D-Day for Macondo
Jane Van Ryan
Posted August 2, 2010
Today could be D-Day for the Macondo well. According to reports, BP is conducting a test to determine the likely success of killing the well from the top, while getting in position to assault the well from the bottom.
This two-pronged attack is expected to begin tonight or tomorrow with a static kill in which heavy drilling muds are pumped into the Macondo's cap and down into the well.
If the static kill works, the pressure inside the well will fall from 6,980 psi (pounds per square inch) to zero as the mud forces the rising oil and gas back down into the earth. Then engineers hope to force cement through the top of the well to permanently plug it from the top.
To further ensure Macondo's death, the relief well will intercept the wellbore and pump in heavy mud and cement, forcing the oil and gas down 13,000 feet into the rock formation where it originated. This process could take several days or a few weeks, depending on the complexity of the job.
While engineers plan for the well's extinction, lawmakers on Capitol Hill are taking action on spill-related legislation. The Senate is expected to vote on its energy bill this week, following the House passage of a bill Friday night that would remove the liability cap on oil-spill damages, place a $2 per barrel tax on energy producers, set new standards for blowout preventers and prohibit companies with poor safety and environmental records from drilling in the Gulf.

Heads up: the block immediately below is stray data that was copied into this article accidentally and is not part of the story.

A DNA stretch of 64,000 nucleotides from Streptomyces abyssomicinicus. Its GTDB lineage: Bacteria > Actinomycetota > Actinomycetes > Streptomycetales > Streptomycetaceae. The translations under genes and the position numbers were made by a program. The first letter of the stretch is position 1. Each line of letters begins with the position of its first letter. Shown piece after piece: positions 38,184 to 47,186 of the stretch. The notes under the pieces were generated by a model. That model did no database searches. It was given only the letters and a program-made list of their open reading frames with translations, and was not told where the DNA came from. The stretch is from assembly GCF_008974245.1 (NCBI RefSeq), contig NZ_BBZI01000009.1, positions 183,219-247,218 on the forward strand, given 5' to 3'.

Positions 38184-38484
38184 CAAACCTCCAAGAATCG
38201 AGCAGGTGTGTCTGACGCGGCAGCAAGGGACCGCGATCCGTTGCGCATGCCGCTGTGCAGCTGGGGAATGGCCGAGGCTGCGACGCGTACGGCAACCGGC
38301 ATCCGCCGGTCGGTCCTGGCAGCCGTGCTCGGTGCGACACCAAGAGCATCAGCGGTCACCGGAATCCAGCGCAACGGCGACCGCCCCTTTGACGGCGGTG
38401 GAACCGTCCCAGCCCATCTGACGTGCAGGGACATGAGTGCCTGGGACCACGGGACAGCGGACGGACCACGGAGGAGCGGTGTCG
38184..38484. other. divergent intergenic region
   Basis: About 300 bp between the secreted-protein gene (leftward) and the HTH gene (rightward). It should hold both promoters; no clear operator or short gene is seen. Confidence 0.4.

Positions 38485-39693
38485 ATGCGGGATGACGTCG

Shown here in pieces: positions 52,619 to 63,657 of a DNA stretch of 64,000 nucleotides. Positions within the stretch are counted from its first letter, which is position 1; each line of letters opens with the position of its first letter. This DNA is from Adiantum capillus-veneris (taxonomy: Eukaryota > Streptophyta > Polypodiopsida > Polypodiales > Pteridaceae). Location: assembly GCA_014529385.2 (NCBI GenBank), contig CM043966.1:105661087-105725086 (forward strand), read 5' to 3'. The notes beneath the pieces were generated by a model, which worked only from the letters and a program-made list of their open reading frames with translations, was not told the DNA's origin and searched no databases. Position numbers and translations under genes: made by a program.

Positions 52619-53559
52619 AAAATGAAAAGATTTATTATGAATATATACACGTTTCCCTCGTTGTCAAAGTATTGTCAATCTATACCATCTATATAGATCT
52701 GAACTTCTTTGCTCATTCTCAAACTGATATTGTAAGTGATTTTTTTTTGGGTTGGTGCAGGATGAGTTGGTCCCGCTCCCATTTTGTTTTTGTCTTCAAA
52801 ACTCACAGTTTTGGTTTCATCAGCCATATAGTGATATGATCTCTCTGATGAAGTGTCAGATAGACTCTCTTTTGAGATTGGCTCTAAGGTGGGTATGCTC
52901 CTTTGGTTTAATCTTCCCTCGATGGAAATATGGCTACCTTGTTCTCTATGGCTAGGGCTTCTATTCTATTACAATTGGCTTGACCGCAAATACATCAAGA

API President and CEO Jack Gerard called the measure "anti-job, anti-consumer and anti-energy:
"Instead of addressing the risks of offshore development by improving safety and establishing a robust system for covering the costs of possible future accidents, this bill effectively bans development and sends thousands of workers in offshore communities to the unemployment lines."
The deepwater ban and permitting delays are bad news for energy workers in the beleaguered Gulf Coast states and for U.S. consumers as well. Each day that offshore drilling is stopped or slowed, the United States is failing to replace depleting domestic resources and is likely to become more reliant on oil from unstable regions in the future.
About The Author
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